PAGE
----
Note: This story has been updated to include a comment from an HBC spokesperson.

Hudson's Bay Co. (HBC) may have relieved some of the pressure that an activist has been applying to the struggling Canadian retail giant.

HBC agreeing to unload its subsidiary Lord & Taylor's flagship store on New York City's Fifth Avenue for $850 million.

The deal is part of a strategic partnership announced Tuesday, Oct. 24, that will see a $500 million equity investment in HBC by Rhône Capital, the private equity arm of New York-based Rhône Group, and an agreement to lease space in retail stores to WeWork, a global network of workspaces in buildings.  

The investment by Rhône takes the form of 8-year mandatory convertible preferred shares, initially convertible into the HBC's common shares at C$12.42 ($9.82) per share. HBC's stock was trading at C$12.10 in early morning trading. 

The deal follows a move by real-estate focused activist Jonathan Litt on Monday to escalate a months-long battle with HBC, though a spokesperson for the company told TheStreet that "the transactions announced on Tuesday were underway well before Mr. Litt got involved."

The Lord & Taylor Fifth Avenue store is expected to continue operations in the entire building throughout the 2018 holiday season, according to a press release by HBC. The building is then to be converted into WeWork's New York headquarters, WeWork office space, and a redesigned Lord & Taylor store of approximately 150,000 square feet.

WeWork making moves.
WeWork making moves.

For HBC, the transaction is expected to result in $1.6 billion of debt reduction, incremental cash on its balance sheet, or both, and an increase in total liquidity of approximately $1.1 billion, according to the company.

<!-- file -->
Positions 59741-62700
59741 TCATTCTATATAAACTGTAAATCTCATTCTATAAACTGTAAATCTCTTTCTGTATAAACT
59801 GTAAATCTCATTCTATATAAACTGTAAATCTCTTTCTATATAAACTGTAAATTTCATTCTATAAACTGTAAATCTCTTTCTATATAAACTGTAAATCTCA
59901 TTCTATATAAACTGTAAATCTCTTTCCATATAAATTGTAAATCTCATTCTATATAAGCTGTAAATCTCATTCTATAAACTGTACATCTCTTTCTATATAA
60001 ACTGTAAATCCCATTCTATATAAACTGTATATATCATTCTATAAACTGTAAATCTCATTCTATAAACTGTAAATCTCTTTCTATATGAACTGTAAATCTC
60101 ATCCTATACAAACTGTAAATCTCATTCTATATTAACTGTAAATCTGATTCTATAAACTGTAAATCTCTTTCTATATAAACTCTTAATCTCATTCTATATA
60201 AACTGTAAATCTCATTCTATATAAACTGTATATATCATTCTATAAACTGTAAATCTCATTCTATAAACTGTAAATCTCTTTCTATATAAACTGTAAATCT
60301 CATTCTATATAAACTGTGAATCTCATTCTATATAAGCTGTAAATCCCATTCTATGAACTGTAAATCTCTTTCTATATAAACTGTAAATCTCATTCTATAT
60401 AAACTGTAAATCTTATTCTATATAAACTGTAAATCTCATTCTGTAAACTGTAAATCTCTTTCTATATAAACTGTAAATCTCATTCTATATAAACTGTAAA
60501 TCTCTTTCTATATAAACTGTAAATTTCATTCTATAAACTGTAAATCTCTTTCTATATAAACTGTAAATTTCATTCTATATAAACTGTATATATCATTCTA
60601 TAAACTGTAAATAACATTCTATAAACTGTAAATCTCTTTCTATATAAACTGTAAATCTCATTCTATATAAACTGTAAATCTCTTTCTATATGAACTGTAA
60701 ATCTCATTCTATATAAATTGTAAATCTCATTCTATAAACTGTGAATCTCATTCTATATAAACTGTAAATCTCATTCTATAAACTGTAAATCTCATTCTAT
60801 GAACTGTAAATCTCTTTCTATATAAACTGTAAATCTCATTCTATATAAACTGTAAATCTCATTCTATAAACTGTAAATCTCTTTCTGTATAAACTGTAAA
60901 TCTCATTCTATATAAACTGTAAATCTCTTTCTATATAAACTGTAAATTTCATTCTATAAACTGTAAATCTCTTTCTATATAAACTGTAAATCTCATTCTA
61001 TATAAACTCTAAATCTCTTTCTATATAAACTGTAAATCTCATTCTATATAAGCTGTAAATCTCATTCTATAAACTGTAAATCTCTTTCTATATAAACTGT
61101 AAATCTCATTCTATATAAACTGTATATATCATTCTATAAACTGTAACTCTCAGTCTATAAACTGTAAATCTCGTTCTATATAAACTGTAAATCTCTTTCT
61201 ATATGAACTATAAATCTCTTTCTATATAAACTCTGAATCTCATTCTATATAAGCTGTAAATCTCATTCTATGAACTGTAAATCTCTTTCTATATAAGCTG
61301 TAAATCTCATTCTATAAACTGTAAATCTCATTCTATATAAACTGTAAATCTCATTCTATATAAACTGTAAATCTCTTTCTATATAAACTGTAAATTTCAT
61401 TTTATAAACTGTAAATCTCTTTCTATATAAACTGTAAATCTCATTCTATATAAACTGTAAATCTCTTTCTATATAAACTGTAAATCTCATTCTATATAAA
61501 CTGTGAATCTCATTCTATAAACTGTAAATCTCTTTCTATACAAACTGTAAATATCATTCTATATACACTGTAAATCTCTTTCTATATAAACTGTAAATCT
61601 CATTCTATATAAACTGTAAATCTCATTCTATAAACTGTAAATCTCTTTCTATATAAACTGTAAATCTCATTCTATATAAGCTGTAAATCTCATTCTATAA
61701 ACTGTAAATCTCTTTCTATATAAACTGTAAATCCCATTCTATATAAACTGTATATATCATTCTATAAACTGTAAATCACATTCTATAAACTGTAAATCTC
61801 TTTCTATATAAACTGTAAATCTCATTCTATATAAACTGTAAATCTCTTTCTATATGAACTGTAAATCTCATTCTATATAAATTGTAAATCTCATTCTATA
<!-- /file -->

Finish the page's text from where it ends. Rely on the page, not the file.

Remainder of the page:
"These transactions are expected to significantly strengthen HBC's balance sheet, enhance our liquidity, and advance our core strategies by monetizing the Lord & Taylor Fifth Avenue building and increasing the productivity of key locations," HBC CEO Richard Baker said in the release. The price agreed to by WeWork for the building represents a 30% premium over its appraised value, according to HBC.

Insurgent hedge fund manager Litt said on Monday that he planned to call a special meeting at the department store chain, which could include an effort to remove incumbent Hudson Bay directors or have shareholders vote on proposals.

Litt, who runs Land & Buildings Investment Management LLC, launched an activist campaign in June and had floated several initial ideas for Hudson's Bay, such as going private or selling the Saks Fifth Avenue brand. The activist fund also has been urging Hudson's Bay to sell and lease back its extensive real estate holdings.

The escalation on Monday came after Hudson's Bay revealed late Friday that its CEO, Jerry Storch, was leaving the company Nov. 1. Replacing Storch, in an interim capacity, is the company's executive chairman Baker. However, Litt argued in a statement that Baker's installment as interim CEO, as the company seeks a full-time CEO, was a move in the wrong direction. He contended that Baker had been "stonewalling" Land & Buildings regarding its plan to "unlock the value of the real estate..."

—Ronald Orol contributed to this report

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